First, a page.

The composite pedestrian bridge.
The composite pedestrian bridge.

The composite pedestrian bridge was displayed at the China Composites Expo 2009 in Shanghai in September. It was designed for the Chinese market and incorporates a hand-rail modelled on a traditional Chinese footbridge.

The composite bridge was jointly developed over a four-month period by European unsaturated polyester resin producer DSM Composite Resins, and FiberCore Europe of the Netherlands, a specialist in load-bearing structures made of fibre reinforced plastic (FRP). 

The bridge employs DSM's resins and FiberCore Europe’s proprietary Infracore® manufacturing technology, which been developed for heavy-load-bearing composite structures. (The InfraCore technology is patented and no further information is available at present.)

All components of the bridge are made from glass fibre reinforced plastic (GRP). The composite bridge is said to weigh about 5% of the weight of traditional concrete bridge and 20% of a steel bridge with the same dimensions and loading capacity. This lower weight means that less substantial foundations can be used, transportation is easier, and installation does not require heavy lifting equipment and is therefore quicker.

Composite bridges are also inherently buoyant, making them ideal for marine and swampy environments.

“The use of composite materials in high load bearing structures such as bridges is meeting the need for lighter-weight structures that are easier to manufacture, easier to deploy, last longer and have a lower carbon-footprint,” says Mel Foster, Director Overseas Business, FiberCore Europe.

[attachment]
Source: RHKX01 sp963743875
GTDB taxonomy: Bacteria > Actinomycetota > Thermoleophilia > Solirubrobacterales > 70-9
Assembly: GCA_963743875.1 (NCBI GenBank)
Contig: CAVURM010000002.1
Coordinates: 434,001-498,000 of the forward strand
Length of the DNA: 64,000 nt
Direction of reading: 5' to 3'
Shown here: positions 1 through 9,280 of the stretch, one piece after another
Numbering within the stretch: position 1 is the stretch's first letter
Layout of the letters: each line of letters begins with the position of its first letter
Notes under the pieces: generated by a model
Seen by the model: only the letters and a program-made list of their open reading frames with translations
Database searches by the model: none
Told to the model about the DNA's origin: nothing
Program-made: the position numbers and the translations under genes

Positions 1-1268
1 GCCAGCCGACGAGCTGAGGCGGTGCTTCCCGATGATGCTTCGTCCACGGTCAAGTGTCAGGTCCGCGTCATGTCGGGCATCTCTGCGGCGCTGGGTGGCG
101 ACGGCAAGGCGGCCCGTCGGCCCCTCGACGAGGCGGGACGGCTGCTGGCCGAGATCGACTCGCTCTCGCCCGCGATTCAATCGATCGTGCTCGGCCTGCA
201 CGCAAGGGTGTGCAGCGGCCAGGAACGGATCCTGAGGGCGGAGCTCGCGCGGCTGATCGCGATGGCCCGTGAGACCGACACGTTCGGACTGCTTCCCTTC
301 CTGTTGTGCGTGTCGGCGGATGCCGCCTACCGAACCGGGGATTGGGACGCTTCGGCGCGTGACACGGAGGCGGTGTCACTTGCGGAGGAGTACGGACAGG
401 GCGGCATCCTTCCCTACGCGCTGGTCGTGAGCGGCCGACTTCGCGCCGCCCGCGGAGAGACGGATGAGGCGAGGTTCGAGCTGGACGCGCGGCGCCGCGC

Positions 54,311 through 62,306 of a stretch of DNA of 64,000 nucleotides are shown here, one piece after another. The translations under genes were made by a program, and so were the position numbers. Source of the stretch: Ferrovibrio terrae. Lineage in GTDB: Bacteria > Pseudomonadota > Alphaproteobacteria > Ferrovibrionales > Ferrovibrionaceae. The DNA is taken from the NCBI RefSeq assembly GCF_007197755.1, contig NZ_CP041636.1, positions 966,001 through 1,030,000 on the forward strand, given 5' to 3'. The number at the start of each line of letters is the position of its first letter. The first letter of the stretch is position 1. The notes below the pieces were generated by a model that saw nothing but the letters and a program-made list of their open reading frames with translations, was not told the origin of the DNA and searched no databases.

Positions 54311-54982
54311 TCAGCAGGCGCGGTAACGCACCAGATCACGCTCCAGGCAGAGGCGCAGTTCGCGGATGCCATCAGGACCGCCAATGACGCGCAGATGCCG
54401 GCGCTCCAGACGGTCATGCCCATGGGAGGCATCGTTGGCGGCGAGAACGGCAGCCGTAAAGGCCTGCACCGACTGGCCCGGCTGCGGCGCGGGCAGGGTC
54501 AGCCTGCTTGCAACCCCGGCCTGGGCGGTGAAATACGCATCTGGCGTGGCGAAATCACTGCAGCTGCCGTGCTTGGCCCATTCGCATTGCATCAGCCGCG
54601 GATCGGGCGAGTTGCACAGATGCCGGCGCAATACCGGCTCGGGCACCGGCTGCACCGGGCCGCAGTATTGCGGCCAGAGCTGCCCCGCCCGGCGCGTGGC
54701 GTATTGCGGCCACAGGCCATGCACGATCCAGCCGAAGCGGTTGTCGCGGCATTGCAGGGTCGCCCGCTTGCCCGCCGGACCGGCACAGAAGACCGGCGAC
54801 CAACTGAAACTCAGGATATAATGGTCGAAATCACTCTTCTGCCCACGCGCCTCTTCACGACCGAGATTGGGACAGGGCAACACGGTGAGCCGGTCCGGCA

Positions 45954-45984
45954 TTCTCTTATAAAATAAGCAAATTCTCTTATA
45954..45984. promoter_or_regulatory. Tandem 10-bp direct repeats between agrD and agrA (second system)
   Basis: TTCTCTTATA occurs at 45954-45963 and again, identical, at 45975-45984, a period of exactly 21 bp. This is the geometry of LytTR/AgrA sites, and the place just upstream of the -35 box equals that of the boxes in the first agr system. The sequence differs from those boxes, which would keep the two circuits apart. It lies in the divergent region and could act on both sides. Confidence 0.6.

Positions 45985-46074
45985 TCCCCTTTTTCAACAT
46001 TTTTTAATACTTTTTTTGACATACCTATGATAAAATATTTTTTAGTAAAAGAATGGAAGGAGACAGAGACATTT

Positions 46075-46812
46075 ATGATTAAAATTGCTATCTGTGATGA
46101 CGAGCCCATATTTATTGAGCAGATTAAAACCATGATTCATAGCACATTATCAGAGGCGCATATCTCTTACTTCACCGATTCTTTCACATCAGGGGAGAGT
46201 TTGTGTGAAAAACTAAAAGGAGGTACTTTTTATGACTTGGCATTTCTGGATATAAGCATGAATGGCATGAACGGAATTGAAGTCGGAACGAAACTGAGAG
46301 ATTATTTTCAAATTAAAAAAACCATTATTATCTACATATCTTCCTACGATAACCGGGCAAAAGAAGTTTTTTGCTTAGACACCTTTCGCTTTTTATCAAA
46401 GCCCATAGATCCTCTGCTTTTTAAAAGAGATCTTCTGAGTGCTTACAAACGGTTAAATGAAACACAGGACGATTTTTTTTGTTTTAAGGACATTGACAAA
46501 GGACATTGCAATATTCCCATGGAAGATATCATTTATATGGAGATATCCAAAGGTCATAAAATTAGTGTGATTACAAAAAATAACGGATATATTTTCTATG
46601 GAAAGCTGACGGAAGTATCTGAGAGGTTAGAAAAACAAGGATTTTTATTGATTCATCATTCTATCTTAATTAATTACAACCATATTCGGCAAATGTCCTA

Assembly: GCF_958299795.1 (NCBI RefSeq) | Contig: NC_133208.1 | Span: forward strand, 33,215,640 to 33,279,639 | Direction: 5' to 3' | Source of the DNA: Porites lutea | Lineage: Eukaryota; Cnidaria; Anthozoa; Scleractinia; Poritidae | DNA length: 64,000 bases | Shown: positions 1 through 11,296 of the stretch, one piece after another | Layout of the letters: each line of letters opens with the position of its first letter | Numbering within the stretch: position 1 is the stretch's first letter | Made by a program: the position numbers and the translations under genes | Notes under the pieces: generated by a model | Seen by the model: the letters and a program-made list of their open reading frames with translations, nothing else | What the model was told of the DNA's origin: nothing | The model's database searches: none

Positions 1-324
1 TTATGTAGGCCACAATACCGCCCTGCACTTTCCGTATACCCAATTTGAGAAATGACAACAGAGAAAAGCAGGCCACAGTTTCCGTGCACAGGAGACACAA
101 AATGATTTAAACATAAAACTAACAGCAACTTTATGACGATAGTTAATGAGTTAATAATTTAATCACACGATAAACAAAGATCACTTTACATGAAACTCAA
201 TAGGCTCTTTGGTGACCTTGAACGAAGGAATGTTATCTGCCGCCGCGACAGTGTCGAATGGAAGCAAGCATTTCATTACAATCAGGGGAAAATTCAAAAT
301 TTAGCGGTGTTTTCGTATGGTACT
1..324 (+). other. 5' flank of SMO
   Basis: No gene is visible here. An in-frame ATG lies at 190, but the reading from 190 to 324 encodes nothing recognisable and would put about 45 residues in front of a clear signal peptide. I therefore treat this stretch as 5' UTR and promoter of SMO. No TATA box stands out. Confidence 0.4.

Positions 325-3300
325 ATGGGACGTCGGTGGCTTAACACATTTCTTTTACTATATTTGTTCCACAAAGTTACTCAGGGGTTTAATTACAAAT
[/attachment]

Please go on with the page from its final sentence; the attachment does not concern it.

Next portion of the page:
“The new China pedestrian bridge has a lot of excess load-bearing capacity. It is not only strong enough to withstand the regulation emergency vehicle weight of 6 tons, it could even take a vehicle weight of up to 30 tons,” he adds.

A recent life cycle analysis study jointly conducted by DSM Composite Resins, FiberCore and the Dutch Ministry of Economic Affairs shows that a composite bridge also has a much lower environmental impact compared to concrete, and has only one third the impact of a steel bridge.

Composite bridges are stronger and more durable than concrete or steel bridges with a life expectancy of more than 100 years, about twice as long as a conventional one.

DSM believes there is good potential for composite bridges in China.

“We are really pleased with this innovative new composite bridge and believe there is growing potential for composite materials in construction and infrastructure in China," says Henry Tang, Marketing and Sales Manager, DSM Composite Resins Asia.